Fairfax County Board Chairman John F. Herrity, painting a picture of stability and prosperity in the county he has led for 12 years, declared yesterday that there is no reason he should not be reelected to a fourth term in office.

In an interview with editors and reporters of The Washington Post, Herrity also cited a rising threat to the county posed by national and local economic trends -- the tumult on Wall Street, rising interest rates and climbing office vacancy rates -- and warned that his Democratic challenger, Supervisor Audrey Moore of the Annandale District, would bring an antibusiness climate to Fairfax when the county can least afford it.

"Why should I be replaced," asked Herrity, a Republican, "when the county is in outstanding prosperity, has the highest level of services of any county in the country, when the tax rate is down by 22 percent since I took office as chairman? Why is there a need to replace me?"

Herrity, 55, is facing his toughest reelection fight. Moore, 58, who has served on the county board since 1972, is running on a platform of slowing the county's growth -- a message that has dominated her political career. The race, by far the most expensive for a local office in Washington's suburbs, will culminate on Election Day, Nov. 3.

A Washington Post poll published yesterday showed that Herrity has gained ground rapidly in recent weeks in his race against Moore, who had been ahead by a substantial margin last month.

Herrity said yesterday that while he does not put a lot of stock in polling results, he was heartened by the trends and expects his campaign's fund raising and morale to perk up as a result.

Herrity has apparently benefited in recent weeks from a television and radio campaign that attacks Moore while barely mentioning him. He said yesterday that he decided on that strategy when it became apparent that Moore's record was not well known and that the media were not focusing on how she has voted.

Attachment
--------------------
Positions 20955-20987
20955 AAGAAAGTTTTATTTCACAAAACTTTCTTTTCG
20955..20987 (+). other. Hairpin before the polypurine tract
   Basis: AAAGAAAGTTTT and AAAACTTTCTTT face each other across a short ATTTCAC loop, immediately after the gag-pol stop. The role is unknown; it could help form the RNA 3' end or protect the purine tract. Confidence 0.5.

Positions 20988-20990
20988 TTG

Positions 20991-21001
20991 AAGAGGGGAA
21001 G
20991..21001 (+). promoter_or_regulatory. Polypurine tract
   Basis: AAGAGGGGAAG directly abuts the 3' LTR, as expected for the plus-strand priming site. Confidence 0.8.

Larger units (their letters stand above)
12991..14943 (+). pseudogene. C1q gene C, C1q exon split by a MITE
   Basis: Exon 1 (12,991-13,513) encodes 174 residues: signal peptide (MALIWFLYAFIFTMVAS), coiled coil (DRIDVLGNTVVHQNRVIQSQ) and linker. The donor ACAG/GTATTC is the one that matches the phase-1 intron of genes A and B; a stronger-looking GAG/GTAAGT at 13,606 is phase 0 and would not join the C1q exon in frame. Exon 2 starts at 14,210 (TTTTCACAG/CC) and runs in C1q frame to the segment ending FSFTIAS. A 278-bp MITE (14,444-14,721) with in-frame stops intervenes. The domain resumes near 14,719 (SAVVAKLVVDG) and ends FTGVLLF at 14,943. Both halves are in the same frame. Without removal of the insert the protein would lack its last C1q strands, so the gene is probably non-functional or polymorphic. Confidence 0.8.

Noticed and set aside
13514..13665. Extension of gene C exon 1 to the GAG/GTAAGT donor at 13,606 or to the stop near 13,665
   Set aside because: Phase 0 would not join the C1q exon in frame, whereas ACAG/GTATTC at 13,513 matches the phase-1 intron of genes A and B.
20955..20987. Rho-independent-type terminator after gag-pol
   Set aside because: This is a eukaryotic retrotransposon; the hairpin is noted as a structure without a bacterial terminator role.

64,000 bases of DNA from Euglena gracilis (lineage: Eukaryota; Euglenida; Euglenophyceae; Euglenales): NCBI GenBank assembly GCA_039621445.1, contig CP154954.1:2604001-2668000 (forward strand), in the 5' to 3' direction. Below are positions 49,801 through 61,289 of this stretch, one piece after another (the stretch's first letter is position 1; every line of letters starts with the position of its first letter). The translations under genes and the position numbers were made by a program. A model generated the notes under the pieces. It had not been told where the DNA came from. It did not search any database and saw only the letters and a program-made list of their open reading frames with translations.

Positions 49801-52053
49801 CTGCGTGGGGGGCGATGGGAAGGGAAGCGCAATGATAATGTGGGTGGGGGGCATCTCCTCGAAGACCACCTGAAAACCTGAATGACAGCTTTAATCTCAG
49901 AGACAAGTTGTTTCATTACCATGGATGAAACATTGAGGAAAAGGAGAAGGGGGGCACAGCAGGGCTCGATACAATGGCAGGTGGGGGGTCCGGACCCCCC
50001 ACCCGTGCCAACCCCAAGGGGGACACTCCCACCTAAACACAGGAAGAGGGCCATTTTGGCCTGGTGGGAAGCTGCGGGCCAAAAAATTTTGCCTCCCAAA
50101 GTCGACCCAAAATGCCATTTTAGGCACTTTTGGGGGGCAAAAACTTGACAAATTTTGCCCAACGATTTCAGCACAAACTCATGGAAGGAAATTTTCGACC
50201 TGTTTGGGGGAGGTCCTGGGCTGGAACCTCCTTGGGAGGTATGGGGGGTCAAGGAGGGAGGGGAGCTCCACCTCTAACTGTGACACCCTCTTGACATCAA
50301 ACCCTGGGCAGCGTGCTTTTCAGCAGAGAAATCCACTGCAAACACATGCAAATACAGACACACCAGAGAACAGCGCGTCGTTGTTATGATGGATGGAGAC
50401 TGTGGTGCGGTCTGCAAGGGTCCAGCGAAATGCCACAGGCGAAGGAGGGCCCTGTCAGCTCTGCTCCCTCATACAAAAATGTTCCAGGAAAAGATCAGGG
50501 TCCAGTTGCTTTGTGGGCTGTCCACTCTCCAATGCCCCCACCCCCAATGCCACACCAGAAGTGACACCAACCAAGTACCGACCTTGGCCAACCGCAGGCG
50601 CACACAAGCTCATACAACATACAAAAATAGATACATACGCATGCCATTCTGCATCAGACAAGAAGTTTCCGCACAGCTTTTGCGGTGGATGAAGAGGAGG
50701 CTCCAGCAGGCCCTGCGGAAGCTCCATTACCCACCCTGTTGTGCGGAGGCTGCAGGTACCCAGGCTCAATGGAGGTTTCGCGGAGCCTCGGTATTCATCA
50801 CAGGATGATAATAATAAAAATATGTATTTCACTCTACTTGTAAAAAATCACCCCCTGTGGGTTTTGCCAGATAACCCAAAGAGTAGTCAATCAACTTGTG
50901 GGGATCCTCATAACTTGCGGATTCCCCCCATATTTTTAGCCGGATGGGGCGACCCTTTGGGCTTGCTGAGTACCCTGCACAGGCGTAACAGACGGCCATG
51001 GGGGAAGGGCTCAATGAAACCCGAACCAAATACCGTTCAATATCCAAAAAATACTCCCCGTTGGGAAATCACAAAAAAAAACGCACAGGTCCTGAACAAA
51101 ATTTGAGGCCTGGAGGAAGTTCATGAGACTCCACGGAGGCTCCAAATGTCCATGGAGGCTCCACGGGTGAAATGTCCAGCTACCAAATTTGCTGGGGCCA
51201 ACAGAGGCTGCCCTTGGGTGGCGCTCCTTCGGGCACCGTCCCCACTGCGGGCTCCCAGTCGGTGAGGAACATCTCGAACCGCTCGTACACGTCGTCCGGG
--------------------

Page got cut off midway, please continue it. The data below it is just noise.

"The public hasn't known Audrey Moore," he said. "I think they're beginning to know her . . . . We had to focus in on her record there."

He said the commercials attacking Moore's record are one of "a number of focuses" in his campaign. "I run on my record," he said.

Herrity contrasted what he called his proven ability to lead the county and to work for regional solutions with Moore's voting record and slow-growth program, which he described as "unstable."

Although Herrity refrained from the personal attacks he has made on Moore in the past, he assailed her slow-growth policies as a prescription for disaster at a time of economic uncertainty.

"Prosperity's not necessarily forever," he said. "Once you destroy the confidence of the business community and the stability and the integrity of the government, I can assure you, you have some serious problems."

"With the economy as shaky as it is, we could have some real problems," he said. "I don't think Mrs. Moore can work with a unified board or work regionally."

Herrity said that if Moore were elected, her attempts to slow the pace of growth would be overturned by Virginia's courts and legislature. "But in the short term, it's going to be rather disastrous," he added. He called an attempt in the early 1970s to slow growth in Fairfax "an absolute disgrace and an absolute mess."

He said Moore's efforts to control the pace of growth by opposing certain proposals for new roads and public facilities were "an anchor around my neck."

Herrity, who has presided over a period of unrivaled growth and economic development, noted Fairfax's success in attracting leading corporations from around the nation to establish headquarters and offices.

But he warned that those successes could be ephemeral if the county government takes an antibusiness turn.